If you grind your teeth, or bruxism, you are not alone. According to the American Academy of Sleep Medicine, an estimated 25% of the population grinds their teeth, leading to excessive wear on their teeth and increased risk of oral pain and tooth loss. Luckily, wearing night guards can protect your teeth from damage caused by bruxism and lessen symptoms such as headaches and jaw pain. To learn more about how night guards work, read on!
What is bruxism?
Bruxism is a disorder in which you grind or clench your teeth. Many people grind their teeth at night, but bruxism can also occur during waking hours. People who have bruxism often aren’t aware that they clench or grind their teeth, because they do it subconsciously. Although it isn’t usually a sign of serious medical problems, bruxism can lead to jaw pain, headaches, and tooth damage if left untreated.
Night Guards vs Mouth Guards
What’s The Difference? Knowing what your dental needs are is vital to avoiding unnecessary confusion. While both night guards and mouth guards offer similar benefits, there are a few differences you should be aware of before making your decision. In short, if you experience any kind of pain during sleep—whether in your jaw or anywhere else—be sure to see your dentist as soon as possible to determine whether a night guard or mouth guard is right for you.
Choosing The Right Night Guard
There are a number of types of night guards, with each being designed for a different condition. If you suffer from bruxism, you’ll want to discuss your options with your dentist before making a purchase. Be sure to ask which guard is right for you—one that works best might not be within your budget. Dentists will typically give their opinion on what they think would work best, but ultimately it’s up to you to decide. Often times it will depend on how much money you want to spend, or what level of comfort you prefer. For example: Many people find more comfortable by wearing a conventional mouth guard that fits over their teeth rather than using one that resembles an athletic mouthguard but only protects one side of their teeth (can be flipped around). Patients who do not have TMJ usually wear conventional mouth guards because those who do have TMJ may find them uncomfortable because they may push back against jaw muscles and make symptoms worse during clenching.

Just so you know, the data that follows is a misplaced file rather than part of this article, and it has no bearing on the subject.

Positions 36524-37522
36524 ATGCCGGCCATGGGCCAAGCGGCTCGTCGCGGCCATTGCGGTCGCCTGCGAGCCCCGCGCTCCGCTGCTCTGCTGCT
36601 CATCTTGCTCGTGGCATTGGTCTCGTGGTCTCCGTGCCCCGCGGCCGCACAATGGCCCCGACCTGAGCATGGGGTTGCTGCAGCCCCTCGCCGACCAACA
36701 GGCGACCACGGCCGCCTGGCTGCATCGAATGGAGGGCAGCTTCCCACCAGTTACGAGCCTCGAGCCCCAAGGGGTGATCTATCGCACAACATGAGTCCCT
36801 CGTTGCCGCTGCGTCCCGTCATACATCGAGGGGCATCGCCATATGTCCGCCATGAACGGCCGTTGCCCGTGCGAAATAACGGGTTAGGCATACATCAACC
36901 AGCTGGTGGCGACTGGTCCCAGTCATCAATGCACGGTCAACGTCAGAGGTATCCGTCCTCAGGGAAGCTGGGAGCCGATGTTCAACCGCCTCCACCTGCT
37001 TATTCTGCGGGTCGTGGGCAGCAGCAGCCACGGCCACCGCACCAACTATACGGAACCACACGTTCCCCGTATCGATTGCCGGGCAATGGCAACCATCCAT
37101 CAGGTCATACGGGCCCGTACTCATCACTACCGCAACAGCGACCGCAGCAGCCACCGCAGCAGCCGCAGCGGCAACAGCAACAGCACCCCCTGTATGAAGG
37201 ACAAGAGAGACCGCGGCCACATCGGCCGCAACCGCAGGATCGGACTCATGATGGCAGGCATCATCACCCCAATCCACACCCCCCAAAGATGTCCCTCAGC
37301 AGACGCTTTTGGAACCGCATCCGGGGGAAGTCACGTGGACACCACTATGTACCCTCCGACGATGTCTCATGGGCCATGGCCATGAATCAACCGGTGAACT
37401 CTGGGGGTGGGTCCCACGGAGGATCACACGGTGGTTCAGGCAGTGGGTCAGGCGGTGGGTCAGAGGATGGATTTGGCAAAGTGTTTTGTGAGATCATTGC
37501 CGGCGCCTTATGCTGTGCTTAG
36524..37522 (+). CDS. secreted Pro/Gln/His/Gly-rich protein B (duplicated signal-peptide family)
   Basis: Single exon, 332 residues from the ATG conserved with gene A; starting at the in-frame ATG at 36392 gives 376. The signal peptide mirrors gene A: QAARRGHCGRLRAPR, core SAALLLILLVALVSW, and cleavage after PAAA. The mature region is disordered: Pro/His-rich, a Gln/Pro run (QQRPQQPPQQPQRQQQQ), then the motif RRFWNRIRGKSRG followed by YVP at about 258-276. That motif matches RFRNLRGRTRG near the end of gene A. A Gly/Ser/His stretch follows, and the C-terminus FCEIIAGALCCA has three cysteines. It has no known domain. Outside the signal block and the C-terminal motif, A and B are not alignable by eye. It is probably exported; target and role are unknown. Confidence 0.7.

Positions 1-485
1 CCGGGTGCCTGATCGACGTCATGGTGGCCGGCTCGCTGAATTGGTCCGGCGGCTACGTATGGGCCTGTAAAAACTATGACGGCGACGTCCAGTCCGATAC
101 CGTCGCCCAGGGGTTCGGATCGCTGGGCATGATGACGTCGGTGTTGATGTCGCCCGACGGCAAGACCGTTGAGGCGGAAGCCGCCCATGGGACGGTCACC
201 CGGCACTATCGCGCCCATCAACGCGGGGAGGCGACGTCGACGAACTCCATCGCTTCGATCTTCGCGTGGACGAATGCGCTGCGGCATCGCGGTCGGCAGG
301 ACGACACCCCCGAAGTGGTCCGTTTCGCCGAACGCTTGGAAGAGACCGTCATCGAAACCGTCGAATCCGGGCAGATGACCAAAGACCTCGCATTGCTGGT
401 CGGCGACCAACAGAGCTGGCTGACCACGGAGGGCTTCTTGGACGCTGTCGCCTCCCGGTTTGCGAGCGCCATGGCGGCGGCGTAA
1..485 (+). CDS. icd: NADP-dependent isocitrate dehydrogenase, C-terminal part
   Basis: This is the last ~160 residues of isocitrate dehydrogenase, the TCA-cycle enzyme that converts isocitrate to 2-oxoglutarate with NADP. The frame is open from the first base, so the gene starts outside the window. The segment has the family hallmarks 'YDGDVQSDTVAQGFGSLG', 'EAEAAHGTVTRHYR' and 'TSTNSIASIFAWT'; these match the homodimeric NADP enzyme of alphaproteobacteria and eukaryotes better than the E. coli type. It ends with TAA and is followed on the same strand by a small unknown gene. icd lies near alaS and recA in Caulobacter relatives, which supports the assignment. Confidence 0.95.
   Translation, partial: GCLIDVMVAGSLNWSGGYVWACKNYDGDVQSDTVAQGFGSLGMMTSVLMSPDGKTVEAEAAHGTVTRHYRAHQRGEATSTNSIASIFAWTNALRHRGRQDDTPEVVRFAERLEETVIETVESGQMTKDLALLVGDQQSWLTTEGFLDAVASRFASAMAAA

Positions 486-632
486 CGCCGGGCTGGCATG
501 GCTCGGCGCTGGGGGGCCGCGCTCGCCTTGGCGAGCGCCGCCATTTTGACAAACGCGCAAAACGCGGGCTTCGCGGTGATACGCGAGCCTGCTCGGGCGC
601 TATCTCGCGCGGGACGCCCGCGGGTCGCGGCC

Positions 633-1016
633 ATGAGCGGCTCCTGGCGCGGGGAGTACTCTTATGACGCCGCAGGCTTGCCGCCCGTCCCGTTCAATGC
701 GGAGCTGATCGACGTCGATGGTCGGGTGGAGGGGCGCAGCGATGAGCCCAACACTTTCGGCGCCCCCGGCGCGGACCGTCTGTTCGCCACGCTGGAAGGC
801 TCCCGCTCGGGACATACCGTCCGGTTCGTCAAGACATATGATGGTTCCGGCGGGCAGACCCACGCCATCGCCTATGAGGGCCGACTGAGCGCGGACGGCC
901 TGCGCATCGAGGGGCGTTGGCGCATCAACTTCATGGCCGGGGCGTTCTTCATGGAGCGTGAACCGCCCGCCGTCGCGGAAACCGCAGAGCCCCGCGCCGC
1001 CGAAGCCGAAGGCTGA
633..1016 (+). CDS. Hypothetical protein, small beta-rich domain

Types of Night Guards
There are many different types of night guards, but we’ll cover two of them in greater detail here.
- Over-the counter night guards- These are the guards which are pre-made and can be used directly
- Custom made night guard – These are the night guards which are made by the dentist by taking the exact size of the jaw . First the mouth impression is taken , then mould is made after which the material is poured over the mould to make the bite guard . This type of bite guard has excellent fitting and very comfortable.